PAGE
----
ability to use the highly efficient Views and Stored Procedures of SQL Server. Most of the
work is handled on the Server, minimising Network traffic and the consequent bottlenecks.
The ADP Front-End uses SQL Server 2008 Express (SSX) as the Back-End database. The SSX database
is free, and can be readily migrated to the full-blown version of SQL Server. Using ADP initially
will avoid any problems of a later migration.
There have been few ADP enhancements over the last 10 years, and it would seem that support
has been dropped. With an uncertain future, an Access or VB.Net Front-End seems the best option
Using .NET technologies
If Microsoft Access is no longer able to keep up with an organisation's requirements, the project
will have to be redesigned from scratch. New technologies such as Visual Basic.Net and ASP.Net
can be used to rewrite the application.
The key advantage of this approach is flexibility. You can create an application that can target
Windows desktops or the Web. It is perfectly feasible and cost effect to use an ASP.Net Website
for an administration system, especially where the users are geographically dispersed.
SQL Server Express 2008 Express (SSE or SSX)
Microsoft SQL Server 2008 Express is a scaled down, free edition of SQL Server. SQL Server
Express makes it easy to develop applications that need database management capabilities.
SQL Server 2008 Express comes in 3 editions:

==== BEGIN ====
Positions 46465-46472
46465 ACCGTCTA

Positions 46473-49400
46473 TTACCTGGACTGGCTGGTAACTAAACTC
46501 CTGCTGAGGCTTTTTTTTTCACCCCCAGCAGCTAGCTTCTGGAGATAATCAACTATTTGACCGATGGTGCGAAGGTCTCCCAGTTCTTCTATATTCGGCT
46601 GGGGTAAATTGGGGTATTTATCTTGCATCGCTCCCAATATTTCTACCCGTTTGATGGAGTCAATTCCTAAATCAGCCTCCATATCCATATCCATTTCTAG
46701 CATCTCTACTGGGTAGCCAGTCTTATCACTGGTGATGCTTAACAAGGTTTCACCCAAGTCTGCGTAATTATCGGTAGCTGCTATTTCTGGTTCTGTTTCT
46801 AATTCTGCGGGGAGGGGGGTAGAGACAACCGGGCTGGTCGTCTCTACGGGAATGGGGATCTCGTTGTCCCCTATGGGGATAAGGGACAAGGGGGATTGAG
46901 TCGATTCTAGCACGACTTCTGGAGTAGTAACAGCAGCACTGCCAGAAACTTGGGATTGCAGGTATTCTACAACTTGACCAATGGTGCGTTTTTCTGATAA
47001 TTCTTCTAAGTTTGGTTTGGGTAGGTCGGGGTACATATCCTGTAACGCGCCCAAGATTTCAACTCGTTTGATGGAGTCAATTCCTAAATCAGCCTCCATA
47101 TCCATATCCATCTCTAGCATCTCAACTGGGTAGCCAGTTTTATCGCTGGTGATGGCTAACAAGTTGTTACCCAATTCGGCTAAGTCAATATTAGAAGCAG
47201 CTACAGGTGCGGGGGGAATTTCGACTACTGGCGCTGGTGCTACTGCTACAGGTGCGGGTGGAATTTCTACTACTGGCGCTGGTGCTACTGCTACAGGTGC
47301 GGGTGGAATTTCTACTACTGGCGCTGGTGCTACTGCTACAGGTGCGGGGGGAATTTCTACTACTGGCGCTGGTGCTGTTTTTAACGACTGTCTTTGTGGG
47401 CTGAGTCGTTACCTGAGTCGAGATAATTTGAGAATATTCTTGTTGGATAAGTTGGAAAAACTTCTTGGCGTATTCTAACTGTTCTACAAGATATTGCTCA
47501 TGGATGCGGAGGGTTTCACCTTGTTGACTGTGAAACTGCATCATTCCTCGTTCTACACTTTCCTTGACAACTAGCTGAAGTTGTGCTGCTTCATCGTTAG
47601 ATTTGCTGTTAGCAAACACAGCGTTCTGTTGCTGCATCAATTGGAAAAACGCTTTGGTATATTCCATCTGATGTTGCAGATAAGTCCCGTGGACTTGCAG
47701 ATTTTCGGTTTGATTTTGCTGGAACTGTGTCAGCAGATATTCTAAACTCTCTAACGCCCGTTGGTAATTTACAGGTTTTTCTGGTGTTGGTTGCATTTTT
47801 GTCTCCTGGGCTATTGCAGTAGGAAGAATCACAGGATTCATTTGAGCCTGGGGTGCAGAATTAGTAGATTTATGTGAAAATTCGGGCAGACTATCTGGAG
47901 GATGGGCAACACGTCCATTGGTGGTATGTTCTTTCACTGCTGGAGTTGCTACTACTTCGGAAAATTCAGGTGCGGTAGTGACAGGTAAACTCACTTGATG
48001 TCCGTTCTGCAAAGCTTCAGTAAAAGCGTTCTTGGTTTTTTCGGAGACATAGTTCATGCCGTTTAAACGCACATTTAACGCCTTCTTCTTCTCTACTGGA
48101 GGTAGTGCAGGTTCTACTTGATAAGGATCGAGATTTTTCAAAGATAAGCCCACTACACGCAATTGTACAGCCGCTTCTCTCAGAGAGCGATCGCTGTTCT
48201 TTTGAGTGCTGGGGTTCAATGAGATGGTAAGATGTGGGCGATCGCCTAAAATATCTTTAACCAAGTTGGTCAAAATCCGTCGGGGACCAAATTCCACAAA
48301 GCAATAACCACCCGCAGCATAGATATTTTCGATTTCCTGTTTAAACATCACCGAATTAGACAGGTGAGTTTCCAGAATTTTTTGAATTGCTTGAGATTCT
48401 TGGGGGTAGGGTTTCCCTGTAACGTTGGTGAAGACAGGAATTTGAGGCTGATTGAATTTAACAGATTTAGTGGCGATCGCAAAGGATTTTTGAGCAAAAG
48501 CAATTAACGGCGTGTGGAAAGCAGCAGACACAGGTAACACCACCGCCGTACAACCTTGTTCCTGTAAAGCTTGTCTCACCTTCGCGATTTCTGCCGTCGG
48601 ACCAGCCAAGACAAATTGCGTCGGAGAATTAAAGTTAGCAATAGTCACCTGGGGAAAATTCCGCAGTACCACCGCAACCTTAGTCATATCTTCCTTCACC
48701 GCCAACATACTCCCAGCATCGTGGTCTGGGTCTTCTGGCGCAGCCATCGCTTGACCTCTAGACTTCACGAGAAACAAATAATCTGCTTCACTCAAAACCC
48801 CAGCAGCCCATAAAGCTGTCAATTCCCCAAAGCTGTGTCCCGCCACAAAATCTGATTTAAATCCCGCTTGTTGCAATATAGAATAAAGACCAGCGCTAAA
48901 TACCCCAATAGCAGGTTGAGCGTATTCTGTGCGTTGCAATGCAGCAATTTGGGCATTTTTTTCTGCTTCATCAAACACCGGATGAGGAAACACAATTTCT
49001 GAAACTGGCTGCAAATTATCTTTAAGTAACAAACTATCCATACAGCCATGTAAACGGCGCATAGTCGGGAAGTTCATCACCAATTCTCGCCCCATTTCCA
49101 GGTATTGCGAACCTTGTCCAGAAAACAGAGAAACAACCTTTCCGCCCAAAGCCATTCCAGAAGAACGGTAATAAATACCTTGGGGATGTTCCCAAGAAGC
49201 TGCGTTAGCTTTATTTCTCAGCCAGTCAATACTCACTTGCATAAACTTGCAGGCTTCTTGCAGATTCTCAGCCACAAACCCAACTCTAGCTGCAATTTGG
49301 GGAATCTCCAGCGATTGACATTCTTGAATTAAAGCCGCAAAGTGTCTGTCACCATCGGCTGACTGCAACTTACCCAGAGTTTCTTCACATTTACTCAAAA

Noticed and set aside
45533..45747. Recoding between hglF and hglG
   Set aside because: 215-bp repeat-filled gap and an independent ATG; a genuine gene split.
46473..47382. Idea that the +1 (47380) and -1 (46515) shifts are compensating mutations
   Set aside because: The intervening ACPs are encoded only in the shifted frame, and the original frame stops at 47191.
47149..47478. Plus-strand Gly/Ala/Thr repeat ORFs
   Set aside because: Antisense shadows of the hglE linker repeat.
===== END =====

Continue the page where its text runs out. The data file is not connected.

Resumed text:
- SQL Server 2008 Express – just the basic database engine
- SQL Server 2008 Express with Tools – includes Management Studio
- SQL Server 2008 Express with Advanced Services
The Advanced Services edition is full-featured and includes Full Text Search, Reporting Services
and Report Designer. It also has an Import and Export Wizard, making it easy to transfer data
from a Microsoft Access database to an SQL Server 2008 Express database.
SQL Server Express limitations
There are no limitations on the number of databases or users. SQL Server 2008 Express is however
limited to one processor, 1 GB memory (the excess will not be used) and 10 GB database files.
This should be sufficient for the upgrade of a small Microsoft Access system.
Note that SQL Server 2008 Express can only work with other 2008 versions.
SQL Server Express is ideal for the small company and also for the Microsoft Visual Basic developer.
If data volumes or the traffic increases, the live system can be readily migrated to the full
blown version of SQL Server.
The Future of OLEDB and ODBC
ODBC (Open Database Connectivity) is an open standard Application Programming Interface (API)
that provides access independent of the database or operating system – but only to relational
databases. It provides an efficient link for an Access Front-End database to a SQL Server
The OLE DB (Object Linking and Embedding Database) API is a Microsoft proprietary technology
that provides access to data irrespective of its format. VBA with ADO is an efficient way
of accessing data on an SQL Server database through code.
If you are using VB.Net – OLE DB has lost favour to ODBC, being a more universal standard.
ADO is being phased out (together with all COM objects) and replaced by native ADO.NET. SQL
Server 2012 will be the last version of SQL Server to support OLE DB. All SQL Server features
will thereafter be updated to use ODBC instead.